The Unknown

Growing up, I was a competitive swimmer. I always found a lot of joy in the act of swimming and the training process. Working hard, pushing myself, and facing new challenges at practices felt comfortable and natural to me. However, I almost always struggled in competition, often getting into my own head and crowding out all of the confidence I had built up through my training with doubt and negative self-talk. I frequently choked in high-stakes events, and many times ended my seasons in disappointment, failing to live up to my expectations and abilities. Only in the times that I was able to separate myself from those negative thoughts was I able to really make significant accomplishments in the sport I loved so much. I would find a space where the outcome didn’t matter, only the process. I could stand, ready for my race, with full confidence in my training and abilities, and know that the outcome was the culmination of whatever work I had put forth for the previous weeks, months, and years. When I shed off those layers of expectation and unburdened myself from the illusion of control, I always surprised myself with what I was able to do. I surrendered to the unknown.

There is a lot of surrender involved in this diagnosis.

Surrender, particularly for women, particularly for mothers, is an incredibly difficult concept to fully embrace. Surrender as a young women with a breast cancer diagnosis is almost impossible. When I think about what surrender means for me now, I often think that it means to accept that my eventual passing, and acknowledge the more temporal aspects of the human condition. There is a loss of control in a situation in which I regularly mourn the loss of control already bestowed on me.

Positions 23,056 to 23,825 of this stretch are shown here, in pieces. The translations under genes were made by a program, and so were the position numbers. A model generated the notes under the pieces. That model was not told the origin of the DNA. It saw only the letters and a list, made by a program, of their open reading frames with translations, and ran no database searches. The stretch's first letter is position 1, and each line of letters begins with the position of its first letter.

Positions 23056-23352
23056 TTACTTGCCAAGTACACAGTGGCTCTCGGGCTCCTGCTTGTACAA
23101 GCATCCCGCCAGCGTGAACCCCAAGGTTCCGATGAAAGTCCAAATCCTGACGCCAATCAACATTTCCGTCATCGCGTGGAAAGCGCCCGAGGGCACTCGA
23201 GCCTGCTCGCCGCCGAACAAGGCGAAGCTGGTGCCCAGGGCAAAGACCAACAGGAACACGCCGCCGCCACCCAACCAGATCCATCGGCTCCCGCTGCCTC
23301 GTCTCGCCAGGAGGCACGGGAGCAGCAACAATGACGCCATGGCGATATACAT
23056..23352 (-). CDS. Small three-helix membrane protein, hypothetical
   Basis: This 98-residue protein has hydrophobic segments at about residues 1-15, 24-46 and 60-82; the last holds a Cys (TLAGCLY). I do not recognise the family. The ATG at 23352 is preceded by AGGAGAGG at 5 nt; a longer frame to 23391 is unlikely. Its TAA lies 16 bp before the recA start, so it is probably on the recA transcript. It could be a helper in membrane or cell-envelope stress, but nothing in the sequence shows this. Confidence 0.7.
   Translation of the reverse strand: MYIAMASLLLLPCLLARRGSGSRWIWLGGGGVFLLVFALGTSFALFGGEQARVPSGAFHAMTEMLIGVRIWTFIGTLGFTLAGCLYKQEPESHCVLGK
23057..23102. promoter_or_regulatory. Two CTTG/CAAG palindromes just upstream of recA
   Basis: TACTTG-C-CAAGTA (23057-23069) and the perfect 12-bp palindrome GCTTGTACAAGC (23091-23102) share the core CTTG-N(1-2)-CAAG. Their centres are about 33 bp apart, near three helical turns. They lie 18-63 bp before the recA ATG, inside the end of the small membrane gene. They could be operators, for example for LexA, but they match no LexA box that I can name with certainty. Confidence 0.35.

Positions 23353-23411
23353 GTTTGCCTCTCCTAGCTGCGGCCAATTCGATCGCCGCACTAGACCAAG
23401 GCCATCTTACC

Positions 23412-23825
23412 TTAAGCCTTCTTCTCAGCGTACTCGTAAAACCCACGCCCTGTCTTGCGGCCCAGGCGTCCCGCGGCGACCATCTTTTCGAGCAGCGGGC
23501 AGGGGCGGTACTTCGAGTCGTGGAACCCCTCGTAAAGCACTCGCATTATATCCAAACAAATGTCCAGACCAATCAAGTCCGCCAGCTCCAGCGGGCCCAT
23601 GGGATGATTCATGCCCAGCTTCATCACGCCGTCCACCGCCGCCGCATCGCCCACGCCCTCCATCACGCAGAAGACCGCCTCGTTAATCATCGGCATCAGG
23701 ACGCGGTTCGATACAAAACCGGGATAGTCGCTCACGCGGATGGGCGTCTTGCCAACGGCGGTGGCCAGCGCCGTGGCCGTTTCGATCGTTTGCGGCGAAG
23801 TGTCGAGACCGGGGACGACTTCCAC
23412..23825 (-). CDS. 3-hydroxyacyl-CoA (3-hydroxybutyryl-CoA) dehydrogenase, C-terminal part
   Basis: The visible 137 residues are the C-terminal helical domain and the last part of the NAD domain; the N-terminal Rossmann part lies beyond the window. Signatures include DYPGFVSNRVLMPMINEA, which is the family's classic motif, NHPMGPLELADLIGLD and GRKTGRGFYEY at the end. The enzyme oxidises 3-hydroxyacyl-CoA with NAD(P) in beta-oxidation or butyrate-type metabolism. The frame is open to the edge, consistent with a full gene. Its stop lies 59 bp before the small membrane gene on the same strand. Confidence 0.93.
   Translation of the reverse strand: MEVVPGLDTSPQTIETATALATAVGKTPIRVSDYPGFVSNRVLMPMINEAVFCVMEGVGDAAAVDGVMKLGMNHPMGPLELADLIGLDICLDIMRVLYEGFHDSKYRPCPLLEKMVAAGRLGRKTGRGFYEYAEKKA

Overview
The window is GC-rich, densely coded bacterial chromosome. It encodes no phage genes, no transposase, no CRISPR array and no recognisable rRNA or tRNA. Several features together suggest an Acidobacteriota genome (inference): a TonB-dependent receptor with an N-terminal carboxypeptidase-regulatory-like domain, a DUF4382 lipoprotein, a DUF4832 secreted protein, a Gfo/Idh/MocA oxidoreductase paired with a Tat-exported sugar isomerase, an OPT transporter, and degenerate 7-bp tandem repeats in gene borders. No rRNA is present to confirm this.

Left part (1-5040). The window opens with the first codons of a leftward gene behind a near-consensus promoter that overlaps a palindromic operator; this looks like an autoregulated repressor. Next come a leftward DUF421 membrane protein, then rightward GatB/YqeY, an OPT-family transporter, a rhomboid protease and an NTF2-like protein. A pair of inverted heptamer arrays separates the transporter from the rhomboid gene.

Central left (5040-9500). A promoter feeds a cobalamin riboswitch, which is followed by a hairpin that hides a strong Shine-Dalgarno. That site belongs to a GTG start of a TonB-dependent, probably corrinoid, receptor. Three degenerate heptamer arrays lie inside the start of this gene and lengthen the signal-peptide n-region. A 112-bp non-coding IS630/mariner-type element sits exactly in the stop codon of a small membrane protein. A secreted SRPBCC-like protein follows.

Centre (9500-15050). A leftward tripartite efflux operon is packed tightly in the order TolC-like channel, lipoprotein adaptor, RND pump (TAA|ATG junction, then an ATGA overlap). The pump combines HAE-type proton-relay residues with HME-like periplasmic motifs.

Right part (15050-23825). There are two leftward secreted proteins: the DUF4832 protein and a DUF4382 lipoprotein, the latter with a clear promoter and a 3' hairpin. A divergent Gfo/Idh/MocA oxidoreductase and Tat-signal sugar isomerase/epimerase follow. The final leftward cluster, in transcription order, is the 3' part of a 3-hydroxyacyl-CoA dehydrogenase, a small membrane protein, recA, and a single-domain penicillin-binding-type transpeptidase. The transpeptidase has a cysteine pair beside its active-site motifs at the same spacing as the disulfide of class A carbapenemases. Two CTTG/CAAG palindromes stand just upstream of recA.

We often navigate life with the understanding of the vague possibility of immense tragedy falling on us, but with the distinct belief that we are likely to live into our 80s or even 90s with reasonable health. My diagnosis, in many ways, has robbed me of that future, if only because it has robbed me of that belief that my life will carry on with the likelihood that I have many decades of good health owed to me. In a tremendously visceral way, my future is being rewritten – the slate in which the outlines I had drawn for my life have been wiped clean and I am forced to acknowledge this emptiness.

Now, this is not new or revolutionary information. Everyone thinks “live in the present!” and are particularly fond of instructing those with cancer to follow that adage to the letter. But what does that really mean? Living in the present means accepting the fact that everything in which we believe ourselves to be entitled is actually just being loaned to us for an unspecified length of time. Surrendering to the present is a distinctly lonely path, and a tremendously uncomfortable one, and loneliness is a tremendously uncomfortable emotion. One does not particularly like to sit and be lonely – I, for one, don’t. But the lonely space, the empty space can be filled with oneself. When one surrenders to the emptiness, to the “it doesn’t matter” one finally takes steps to allow oneself to fill it with the present, in ways that we more readily can dictate. Surrender can allow us to engage in life in ways that are bigger, deeper, and wider than we know.